Architecture trends after the pandemic

Architecture trends after the pandemic

In the past two years, the world has been forced into many changes in society under the pandemic,

which may have helped prevent many deaths.

But many other aspects of our culture have already changed in ways that predates the pandemic. Gradual shifts,

once COVID-19, have become immediate and widespread.

Telecommuting, distance learning, online and retail shopping dominance,

and an obsessive focus on health and wellbeing.

All this and more, is now an essential aspect of our daily lives,

and similar changes have taken place in architecture.

The aesthetic revolution of international scholastic modernism exploded in America before World War II,

and it became the aesthetic failure to acknowledge and eventually be seen as the future of the profession.

But radical movements change when they can’t stand their expectations.

The militants were religious fanatics who came to America and then, over a century, turned into parishioners.


Architecture trends after the pandemic

The Marxists of the nineteenth century became communists of the twentieth century,

and now what was largely communist has turned into a socialist state.

If the past is a precursor, the pandemic may provide a focal point at which transformative change becomes possible.

Radicalism was born in modernity, and the orthodoxy of modernity’s aesthetics prevailed unchallenged for several generations,

and this hypothetical outcome may change.



Architecture trends after the pandemic

Just as the hard-liners and Marxists had compelling ideas for a minority of those they sought to save,

their ideas were no longer relevant to anyone else.

The Internet allows a mass reaction to elite design. There are no governing institutions, magazines,

or museums to determine a preferred way of making architecture at the expense of others.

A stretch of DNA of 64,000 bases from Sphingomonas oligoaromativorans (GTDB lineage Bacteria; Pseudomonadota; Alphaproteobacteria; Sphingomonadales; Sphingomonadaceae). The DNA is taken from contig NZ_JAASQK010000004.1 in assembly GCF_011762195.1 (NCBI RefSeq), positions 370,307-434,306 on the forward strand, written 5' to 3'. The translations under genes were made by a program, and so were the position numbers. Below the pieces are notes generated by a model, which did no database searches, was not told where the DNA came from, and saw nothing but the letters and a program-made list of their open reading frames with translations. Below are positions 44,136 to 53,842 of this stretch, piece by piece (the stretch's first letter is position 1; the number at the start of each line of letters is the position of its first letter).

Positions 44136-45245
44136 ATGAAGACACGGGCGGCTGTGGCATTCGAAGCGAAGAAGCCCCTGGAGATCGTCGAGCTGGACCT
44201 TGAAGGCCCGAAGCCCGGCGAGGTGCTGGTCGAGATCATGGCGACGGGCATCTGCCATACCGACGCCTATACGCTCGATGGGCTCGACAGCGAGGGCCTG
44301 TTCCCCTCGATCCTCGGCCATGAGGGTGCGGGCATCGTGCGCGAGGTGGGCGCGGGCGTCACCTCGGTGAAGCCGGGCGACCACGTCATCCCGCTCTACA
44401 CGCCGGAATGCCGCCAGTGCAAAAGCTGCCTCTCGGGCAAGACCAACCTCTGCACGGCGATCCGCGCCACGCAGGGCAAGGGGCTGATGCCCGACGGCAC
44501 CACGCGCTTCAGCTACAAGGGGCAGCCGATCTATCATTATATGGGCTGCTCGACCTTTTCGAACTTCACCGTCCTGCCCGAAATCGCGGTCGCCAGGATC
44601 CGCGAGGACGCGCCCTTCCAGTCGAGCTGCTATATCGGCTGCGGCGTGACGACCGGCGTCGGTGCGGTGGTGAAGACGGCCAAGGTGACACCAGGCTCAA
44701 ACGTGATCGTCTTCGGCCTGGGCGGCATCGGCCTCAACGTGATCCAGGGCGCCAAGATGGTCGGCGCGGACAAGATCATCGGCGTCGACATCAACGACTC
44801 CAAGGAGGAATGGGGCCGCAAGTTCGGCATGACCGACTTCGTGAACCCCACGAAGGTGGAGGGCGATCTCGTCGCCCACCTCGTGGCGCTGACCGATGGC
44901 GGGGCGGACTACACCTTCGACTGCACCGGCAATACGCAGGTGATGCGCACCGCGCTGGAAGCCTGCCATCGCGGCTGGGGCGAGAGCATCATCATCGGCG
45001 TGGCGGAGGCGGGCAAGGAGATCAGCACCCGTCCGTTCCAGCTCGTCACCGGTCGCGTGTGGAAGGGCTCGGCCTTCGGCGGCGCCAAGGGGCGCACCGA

Everyone can talk to anyone, now for free, ideas are raised, responses are received,

and discussion happens instead of downward from the ‘expert class’.

The recent rethinking of what we want from our homes has not been led by any architecture firm or landlords.

But by people who decide that what they have is not what they want or need.

Architects are beginning to look at what they value,

how what they want and what they value can manifest not as ‘style’, but as the basis for creating buildings and communities.

Architecture trends after the pandemic

And this healthy change has been powered in part by these past two years,

so much has been closed in 2020 that most architects have felt the tightness of construction and a significant drop in bills that hasn’t been reversed for six months.

Architecture trends after the pandemic

Then the “Covid bubble” arrived, when design and construction activity exploded for many and it lasted until the end of 2021,

when bills for most architects returned to flat status.

Although regions are different, the epidemic is global,

so this was a unique two-year moment when everyone was sitting in the same leaky boat.

Construction is primarily a personal on-site exercise, and is classified as an “essential activity” during the 2020 closures.

So any architect who builds anything has been busy,